Aaron Burden

A ban has been placed on protests outside Anderton Park primary school in Birmingham.

The school found itself at the centre of national debate when parents began protesting against No Outsiders, a programme of lessons designed to teach children about diverse groups including those of different races, gender identities and sexualities.

Following an interim ban that had previously been put in place, a High Court judge ruled on Tuesday (26 November) that the ban on demonstrations, which includes an exclusion zone surrounding the school, should be made permanent.

Mr Justice Warby said protesters had ‘misrepresented’ what was being taught at the school, and agued their actions had negatively affected children, teachers and local residents.

Many of the parents protesting outside of Anderton Park school were of Muslim faith, and argued that the LGBTQ-inclusive lessons contradict their religious beliefs.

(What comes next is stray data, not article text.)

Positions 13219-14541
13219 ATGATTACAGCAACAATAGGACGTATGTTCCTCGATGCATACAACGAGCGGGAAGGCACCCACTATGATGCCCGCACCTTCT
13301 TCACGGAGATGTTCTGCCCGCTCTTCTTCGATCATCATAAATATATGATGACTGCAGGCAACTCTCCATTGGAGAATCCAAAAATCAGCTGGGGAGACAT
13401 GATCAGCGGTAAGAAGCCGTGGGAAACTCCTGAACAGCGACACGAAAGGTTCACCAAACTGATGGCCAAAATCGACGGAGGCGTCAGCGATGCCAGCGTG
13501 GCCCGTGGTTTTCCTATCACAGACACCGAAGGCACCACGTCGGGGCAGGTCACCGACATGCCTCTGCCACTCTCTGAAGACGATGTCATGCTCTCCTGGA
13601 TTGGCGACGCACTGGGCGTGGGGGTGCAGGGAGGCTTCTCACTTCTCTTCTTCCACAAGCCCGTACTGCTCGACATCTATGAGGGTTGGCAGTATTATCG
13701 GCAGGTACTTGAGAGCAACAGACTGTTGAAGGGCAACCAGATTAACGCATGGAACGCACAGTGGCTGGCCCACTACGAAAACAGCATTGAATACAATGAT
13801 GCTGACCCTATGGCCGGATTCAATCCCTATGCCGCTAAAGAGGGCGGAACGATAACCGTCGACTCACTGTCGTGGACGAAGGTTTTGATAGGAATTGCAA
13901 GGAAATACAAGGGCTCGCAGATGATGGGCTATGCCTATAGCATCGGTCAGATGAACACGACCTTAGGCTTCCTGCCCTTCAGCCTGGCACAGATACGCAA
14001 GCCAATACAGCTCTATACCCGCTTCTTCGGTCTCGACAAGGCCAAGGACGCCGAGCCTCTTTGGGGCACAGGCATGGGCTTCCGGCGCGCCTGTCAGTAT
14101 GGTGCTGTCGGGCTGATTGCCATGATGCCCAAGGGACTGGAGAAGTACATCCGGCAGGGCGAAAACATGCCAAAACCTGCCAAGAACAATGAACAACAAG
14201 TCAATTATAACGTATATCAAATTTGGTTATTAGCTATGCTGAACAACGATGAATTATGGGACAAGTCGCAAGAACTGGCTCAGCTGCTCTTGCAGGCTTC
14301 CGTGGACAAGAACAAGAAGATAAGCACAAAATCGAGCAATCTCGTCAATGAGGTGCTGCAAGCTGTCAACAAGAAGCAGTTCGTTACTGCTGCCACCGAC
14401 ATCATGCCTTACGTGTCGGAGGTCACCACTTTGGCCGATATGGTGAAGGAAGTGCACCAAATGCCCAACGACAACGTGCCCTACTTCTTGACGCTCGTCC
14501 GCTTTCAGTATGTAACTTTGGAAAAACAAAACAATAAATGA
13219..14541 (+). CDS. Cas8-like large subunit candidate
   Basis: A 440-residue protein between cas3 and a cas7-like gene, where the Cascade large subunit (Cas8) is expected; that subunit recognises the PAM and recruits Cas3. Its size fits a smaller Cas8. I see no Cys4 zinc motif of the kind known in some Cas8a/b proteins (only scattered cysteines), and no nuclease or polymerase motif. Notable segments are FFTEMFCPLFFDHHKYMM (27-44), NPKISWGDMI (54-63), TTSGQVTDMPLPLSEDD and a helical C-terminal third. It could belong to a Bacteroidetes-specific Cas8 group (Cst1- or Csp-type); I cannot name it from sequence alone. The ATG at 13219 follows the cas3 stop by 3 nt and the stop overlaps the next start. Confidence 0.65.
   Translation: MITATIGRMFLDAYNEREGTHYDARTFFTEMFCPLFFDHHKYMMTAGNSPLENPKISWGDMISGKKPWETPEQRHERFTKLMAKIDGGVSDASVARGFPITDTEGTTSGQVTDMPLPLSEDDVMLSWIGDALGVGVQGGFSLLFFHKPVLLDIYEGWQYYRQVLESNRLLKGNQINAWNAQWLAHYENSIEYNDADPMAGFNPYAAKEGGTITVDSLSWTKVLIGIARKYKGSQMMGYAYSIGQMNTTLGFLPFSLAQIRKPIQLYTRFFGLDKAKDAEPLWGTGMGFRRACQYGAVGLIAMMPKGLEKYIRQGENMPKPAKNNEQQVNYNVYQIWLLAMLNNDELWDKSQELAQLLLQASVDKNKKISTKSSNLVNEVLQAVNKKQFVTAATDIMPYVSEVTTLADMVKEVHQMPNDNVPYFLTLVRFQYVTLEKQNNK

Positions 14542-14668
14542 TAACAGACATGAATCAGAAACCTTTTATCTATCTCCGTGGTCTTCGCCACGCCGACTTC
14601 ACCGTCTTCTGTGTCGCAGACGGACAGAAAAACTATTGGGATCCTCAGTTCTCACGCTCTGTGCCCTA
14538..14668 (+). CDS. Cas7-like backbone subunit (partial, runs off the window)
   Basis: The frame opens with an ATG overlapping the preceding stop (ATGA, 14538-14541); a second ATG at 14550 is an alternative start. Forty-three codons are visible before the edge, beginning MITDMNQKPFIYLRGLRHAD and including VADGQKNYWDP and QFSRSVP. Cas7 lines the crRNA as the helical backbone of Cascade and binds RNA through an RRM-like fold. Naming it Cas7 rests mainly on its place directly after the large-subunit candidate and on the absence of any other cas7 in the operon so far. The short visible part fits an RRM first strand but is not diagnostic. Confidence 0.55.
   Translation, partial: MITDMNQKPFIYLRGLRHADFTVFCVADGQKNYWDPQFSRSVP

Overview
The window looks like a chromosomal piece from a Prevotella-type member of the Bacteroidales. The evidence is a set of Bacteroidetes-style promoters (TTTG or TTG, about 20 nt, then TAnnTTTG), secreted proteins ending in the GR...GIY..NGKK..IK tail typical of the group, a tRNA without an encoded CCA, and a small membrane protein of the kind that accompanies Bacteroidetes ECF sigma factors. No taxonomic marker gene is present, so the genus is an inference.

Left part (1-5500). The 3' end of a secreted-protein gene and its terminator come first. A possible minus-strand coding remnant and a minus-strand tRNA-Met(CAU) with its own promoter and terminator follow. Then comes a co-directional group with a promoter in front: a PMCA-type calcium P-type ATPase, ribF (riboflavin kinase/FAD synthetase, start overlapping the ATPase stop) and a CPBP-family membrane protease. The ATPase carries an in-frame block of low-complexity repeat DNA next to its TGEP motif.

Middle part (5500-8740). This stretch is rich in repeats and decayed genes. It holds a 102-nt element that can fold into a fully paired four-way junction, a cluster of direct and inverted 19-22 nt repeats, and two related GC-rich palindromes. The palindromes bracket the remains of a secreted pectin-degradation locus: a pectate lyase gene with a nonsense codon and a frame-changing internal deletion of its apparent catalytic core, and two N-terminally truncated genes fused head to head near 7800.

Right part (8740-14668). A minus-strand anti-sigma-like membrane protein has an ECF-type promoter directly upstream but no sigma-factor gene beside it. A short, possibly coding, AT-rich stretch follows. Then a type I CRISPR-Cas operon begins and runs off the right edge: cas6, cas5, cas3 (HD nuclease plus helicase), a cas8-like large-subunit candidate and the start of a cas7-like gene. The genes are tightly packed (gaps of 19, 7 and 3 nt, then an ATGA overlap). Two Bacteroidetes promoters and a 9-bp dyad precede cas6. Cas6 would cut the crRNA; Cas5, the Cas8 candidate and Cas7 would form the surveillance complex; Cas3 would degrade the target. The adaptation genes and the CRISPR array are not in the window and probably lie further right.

Protestors held signs reading “let kids be kids” and there had also been false claims that the school had a “peadophile agenda” and that staff were “teaching children how to masturbate”, according to BBC News.

Related: Anti-gay hate crimes in Birmingham double amid protests over LGBTQ lessons

Headteacher Sarah Hewitt-Clarkson told Sky News earlier this year that she believes the protests are “homophobic” and revealed that some members of staff had to receive counselling as a result of the backlash.

A Department for Education spokesperson said: “We’ve long said we want to end these protests and encourage positive dialogue, so we welcome the high court’s decision today.

“We continue to work with the school and parents to encourage positive and constructive engagement.”